Researchers recommend organic agriculture for human health

Published 2017-01-24 14:06. Updated 2017-02-20 12:52Denna sida på svenska

Organic veggies - ekologiska grönsaker. Bilden hämtad från iStockphoto

Bild: iStockphoto Credit: iStockphoto 

In a review of existing research, commissioned by a committee of the European Parliament, a group of European researchers has identified benefits of organic food production for human health. The researchers recommend the parliament to consider giving priority to certain organic production practices and their use also in conventional agriculture.

This recommendation comes from a one-year study resulting in the report 'Human health implications of organic food and organic agriculture'. The experts list several advantages of methods used in organic agriculture that benefit human health.

The support of animal health and the restrictive use of antibiotics in organic animal production lead to a lower risk for the development of antibiotic resistance in bacteria, which is a major public health threat. Preventive measures of plant protection and restrictions of pesticide use in organic agriculture lead to a decreased pesticide exposure of consumers, with benefits for human health.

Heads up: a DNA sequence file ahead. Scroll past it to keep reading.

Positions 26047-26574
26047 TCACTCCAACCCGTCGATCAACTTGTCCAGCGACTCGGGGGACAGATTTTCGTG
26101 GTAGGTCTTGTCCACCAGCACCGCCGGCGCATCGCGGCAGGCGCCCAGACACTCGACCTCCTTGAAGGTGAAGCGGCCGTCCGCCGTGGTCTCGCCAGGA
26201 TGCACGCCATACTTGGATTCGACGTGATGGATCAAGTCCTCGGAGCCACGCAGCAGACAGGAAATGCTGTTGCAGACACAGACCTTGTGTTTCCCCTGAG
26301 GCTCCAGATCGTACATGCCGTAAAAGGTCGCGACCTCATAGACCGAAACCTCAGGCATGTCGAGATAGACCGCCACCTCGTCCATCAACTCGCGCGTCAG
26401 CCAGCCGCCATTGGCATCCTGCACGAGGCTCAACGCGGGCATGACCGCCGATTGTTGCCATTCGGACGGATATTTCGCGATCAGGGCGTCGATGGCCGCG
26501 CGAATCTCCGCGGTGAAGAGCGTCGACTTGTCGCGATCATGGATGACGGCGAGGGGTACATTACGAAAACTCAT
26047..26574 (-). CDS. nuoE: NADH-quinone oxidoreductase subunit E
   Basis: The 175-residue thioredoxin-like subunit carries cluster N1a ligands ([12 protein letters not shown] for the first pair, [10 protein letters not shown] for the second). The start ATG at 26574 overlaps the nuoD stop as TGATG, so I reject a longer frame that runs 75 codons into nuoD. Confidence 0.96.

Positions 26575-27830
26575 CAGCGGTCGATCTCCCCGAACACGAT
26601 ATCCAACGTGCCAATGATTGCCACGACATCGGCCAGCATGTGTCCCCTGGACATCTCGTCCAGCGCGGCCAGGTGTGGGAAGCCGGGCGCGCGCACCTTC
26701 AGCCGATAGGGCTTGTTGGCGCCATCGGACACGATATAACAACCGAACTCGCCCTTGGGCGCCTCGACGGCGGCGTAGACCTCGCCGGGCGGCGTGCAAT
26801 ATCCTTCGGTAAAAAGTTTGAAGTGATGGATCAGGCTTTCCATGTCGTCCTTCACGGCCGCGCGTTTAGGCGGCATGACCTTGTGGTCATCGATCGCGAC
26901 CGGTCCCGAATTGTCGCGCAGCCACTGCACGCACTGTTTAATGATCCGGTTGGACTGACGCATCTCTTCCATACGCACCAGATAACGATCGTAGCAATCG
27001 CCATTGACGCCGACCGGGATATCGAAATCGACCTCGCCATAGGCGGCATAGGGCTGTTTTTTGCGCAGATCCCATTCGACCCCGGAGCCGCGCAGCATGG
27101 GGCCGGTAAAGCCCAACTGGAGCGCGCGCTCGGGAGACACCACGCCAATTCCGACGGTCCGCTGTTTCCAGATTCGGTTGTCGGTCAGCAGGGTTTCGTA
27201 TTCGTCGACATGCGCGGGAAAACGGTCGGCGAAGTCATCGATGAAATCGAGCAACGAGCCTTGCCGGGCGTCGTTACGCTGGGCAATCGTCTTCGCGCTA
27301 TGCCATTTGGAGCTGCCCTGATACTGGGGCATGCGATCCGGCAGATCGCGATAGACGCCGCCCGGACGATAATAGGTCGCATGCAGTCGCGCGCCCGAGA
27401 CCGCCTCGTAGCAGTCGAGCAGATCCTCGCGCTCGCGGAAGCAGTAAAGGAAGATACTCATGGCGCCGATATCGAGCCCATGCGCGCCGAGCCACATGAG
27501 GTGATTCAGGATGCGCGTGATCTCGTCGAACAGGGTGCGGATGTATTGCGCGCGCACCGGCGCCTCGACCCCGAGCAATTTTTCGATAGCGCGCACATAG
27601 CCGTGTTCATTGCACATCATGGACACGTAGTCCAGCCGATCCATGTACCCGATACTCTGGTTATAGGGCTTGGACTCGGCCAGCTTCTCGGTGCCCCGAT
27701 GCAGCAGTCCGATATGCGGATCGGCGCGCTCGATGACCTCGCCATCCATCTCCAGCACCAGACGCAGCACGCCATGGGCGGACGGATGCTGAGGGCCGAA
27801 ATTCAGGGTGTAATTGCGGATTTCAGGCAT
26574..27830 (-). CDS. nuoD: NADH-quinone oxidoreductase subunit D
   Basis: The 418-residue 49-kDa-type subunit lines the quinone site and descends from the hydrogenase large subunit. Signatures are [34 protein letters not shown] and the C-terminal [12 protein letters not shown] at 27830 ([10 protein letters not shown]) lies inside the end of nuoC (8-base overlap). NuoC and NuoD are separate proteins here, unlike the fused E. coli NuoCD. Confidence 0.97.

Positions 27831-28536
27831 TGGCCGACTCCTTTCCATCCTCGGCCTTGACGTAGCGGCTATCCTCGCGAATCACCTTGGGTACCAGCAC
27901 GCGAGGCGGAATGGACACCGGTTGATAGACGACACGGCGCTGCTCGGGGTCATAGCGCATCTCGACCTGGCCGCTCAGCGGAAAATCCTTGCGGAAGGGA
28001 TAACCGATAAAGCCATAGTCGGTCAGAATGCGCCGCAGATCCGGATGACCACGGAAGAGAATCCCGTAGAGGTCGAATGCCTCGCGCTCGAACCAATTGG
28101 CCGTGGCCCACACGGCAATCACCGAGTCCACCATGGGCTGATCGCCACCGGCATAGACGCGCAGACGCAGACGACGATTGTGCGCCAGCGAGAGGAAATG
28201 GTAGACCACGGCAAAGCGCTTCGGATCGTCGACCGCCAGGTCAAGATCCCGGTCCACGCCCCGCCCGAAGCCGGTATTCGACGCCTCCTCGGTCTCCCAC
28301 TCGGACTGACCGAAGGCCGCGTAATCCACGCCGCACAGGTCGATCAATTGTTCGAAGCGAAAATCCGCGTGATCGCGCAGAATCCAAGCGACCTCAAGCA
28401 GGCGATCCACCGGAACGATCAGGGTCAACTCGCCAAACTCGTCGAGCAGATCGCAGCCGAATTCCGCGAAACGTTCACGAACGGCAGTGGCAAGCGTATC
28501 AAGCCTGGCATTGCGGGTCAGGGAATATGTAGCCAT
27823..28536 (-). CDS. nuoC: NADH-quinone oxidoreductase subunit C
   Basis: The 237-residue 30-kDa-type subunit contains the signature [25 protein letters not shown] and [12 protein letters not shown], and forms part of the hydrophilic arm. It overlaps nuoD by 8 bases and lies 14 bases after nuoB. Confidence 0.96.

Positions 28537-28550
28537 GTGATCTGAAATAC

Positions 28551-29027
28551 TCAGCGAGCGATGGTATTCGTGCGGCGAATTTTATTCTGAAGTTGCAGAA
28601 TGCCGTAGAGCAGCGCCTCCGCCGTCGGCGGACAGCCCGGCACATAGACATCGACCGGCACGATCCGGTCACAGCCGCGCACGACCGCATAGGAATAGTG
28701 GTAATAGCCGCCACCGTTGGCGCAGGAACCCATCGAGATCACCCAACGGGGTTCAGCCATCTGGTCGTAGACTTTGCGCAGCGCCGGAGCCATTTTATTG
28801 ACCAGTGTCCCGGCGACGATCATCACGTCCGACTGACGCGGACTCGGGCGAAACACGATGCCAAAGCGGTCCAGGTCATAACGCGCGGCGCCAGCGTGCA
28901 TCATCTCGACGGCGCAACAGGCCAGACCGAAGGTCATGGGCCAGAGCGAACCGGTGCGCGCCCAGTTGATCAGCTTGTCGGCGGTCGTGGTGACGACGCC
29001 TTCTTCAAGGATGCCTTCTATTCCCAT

Content of nutrients

The experts also conclude that slight differences in the content of nutrients and other beneficial compounds between conventional and organic foods likely have no major implications for human health.

The work behind the report was coordinated by Assistant Professor Axel Mie, affiliated to both Karolinska Institutet and the Swedish University of Agricultural Sciences. His conclusion is clear:

“Several practices in organic agriculture, in particular the low use of pesticides and antibiotics, offer benefits for human health”, he says in a press release from the Swedish University of Agricultural Sciences. “Policymakers should support the use of such practices and their introduction in conventional agriculture, and make sure that organic agriculture continues to serve as a laboratory for the development of future healthy food systems.”

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